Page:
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SANS NewsBites is a semiweekly high-level executive summary of the most important news articles that have been published on computer security during the last week. Each news item is very briefly summarized and includes a reference on the web for detailed information, if possible.

Spend five minutes per week to keep up with the high-level perspective of all the latest security news. New issues are delivered free every Tuesday and Friday.

Volume XII - Issue #89

November 09, 2010

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Security Flaws in Smartphone Banking Apps
Cyber Europe 2010 Security Exercise Tests Cyber Defenses


Royal Navy Site Breached
Attack for Zero-Day IE Flaw Added to Exploit Kit
European Commission Wants to Overhaul Copyright Laws
Prison Sentence for Attacks on Political Websites
Firefox Extension Warns users When Others are Using FireSheep
Adobe Fixes Flash, Acknowledges New Hole in Reader
More Arrests in ZeuS Cybercrime Crackdown
Proof-of-Concept Exploit Code Released for Android Flaw
Stuxnet Has Multiple Authors and Encrypted P2P Network

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Security Flaws in Smartphone Banking Apps (November 5, 2010)

Researchers have found that several banking applications for Android and iPhone contain security flaws that store account information in plaintext. Attackers could potentially steal sensitive data by luring users to maliciously crafted websites designed to find the information. Of the seven applications inspected in the study, just one, from the Vanguard Group, did not store information in plaintext. The institutions were notified of the problems and reportedly have taken steps to fix the flaws.

[Editor's Note (Pescatore): The Android phone world seems to be trying to compete with the iPhone by saying "Droid does anything - no restrictive App Store." The reality is that the Apple iPhone could actually compete by making the bar a bit higher for iPhone apps, to make sure that the apps don't do silly things like storing account info or passwords in the clear on the phone. I think users are very comfortable with "only" having 20 Tetris games to choose from if they know that none of the 20 are going to send their information to identity thieves. ]

Cyber Europe 2010 Security Exercise Tests Cyber Defenses (November 4 & 5, 2010)

Twenty-two EU member states plus Iceland, Norway and Switzerland participated in the Cyber Europe 2010 cyber security exercise last week. The event underscored the need for improved communication and better procedures for protecting elements of critical infrastructure from cyber attacks. Exercise participants included Computer Emergency Response Teams ministries and national regulatory authorities. Mission control was located in Athens, Greece.
[Editor's Note (Schultz): To the best of my knowledge, never before has an exercise of this nature involved such a large range of countries and entities. ]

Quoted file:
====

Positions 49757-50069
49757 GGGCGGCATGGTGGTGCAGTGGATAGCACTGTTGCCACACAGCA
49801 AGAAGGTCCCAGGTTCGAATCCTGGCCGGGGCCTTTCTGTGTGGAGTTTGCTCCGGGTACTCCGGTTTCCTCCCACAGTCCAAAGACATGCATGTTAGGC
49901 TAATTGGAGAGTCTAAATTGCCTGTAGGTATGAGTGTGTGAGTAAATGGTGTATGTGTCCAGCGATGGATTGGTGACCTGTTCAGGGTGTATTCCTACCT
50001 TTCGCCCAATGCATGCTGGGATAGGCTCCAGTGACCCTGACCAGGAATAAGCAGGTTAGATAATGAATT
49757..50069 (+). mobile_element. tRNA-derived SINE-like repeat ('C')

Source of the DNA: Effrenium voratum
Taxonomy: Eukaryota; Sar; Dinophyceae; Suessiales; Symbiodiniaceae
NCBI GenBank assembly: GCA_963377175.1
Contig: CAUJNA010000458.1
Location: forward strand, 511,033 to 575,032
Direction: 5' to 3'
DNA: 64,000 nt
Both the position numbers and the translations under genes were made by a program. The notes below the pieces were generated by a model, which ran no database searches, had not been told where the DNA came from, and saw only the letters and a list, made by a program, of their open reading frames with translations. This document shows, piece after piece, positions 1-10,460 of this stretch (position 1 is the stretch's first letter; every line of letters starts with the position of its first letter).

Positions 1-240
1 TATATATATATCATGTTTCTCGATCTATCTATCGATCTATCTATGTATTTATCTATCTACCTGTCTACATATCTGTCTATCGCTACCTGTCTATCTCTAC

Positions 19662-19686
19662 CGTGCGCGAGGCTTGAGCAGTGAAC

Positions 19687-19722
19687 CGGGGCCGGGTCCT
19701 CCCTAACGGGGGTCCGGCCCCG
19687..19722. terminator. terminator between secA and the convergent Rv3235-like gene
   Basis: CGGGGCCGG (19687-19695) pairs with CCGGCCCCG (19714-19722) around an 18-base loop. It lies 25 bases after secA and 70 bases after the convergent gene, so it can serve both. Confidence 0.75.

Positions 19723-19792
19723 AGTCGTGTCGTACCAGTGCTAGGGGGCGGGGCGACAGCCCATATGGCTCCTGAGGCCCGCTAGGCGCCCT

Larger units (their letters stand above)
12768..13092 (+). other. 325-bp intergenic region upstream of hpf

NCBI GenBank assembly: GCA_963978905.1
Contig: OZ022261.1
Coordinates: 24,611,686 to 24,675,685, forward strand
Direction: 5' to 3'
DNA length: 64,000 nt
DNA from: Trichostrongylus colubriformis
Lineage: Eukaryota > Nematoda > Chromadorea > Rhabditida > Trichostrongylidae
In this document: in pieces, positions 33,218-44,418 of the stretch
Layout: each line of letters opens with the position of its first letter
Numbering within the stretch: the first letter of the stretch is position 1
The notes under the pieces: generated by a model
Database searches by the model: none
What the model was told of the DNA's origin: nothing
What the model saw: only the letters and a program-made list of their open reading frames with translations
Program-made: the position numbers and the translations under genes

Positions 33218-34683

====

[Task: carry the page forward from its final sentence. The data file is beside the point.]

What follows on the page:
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Royal Navy Site Breached (November 8, 2010)

A Romanian hacker used an SQL injection attack to break into the UK Royal Navy's website. He published information he found there, including site administrators' usernames and passwords. The Royal Navy site has been made temporarily unavailable while an investigation is underway, but a Royal Navy spokesperson said there was "no malicious damage." Visitors to the site are greeted with a message informing them that the site "is currently undergoing essential maintenance."



Attack for Zero-Day IE Flaw Added to Exploit Kit (November 8, 2010)

The Eleonore Exploit Kit has been updated to include an attack for an unpatched flaw in Internet Explorer. Microsoft issued a warning about the flaw last week, but a fix for the vulnerability does not appear to in todays' Microsoft's monthly security update The IE exploit is likely to prompt Microsoft to issue an out-of-band fix for the vulnerability. The flaw, which lies in Cascading Style Sheets (CSS) token handling, was already being exploited through drive-by attacks when it was reported last week. IE users are being urged to enable data execution prevention (DEP), a feature that is enabled by default in IE 8.

European Commission Wants to Overhaul Copyright Laws (November 5 & 8, 2010)

The European Commission is calling for an overhaul of copyright law. The Commission believes laws now on the books are "fragmented and ill-adapted to the real essence of art." The Commission plans to examine "multi-territorial and pan-European licensing."

Prison Sentence for Attacks on Political Websites (November 8, 2010)

Mitchell L. Frost has started serving his 30-month prison sentence for launching distributed denial-of-service (DDoS) attacks against the websites of politicians and pundits. Frost admitted that he launched the attacks between 2006 and March 2007. He also admitted to launching an attack on a network at the University of Akron (Ohio) in March 2007 and to stealing personal information, including credit card numbers, from compromised computers. Frost was ordered to pay a total of US $50,000 in restitution.

Firefox Extension Warns users When Others are Using FireSheep (November 8, 2010)

Researchers have released an extension for Firefox that detects when computers on a local area network are using FireSheep, a tool that steals unencrypted cookies from websites. Called BlackSheep, the extension alerts users by displaying a message telling them that someone is using FireSheep and providing the LAN IP address of the FireSheep user. FireSheep was created and released to draw attention to the lack of encryption for session cookies on many popular websites.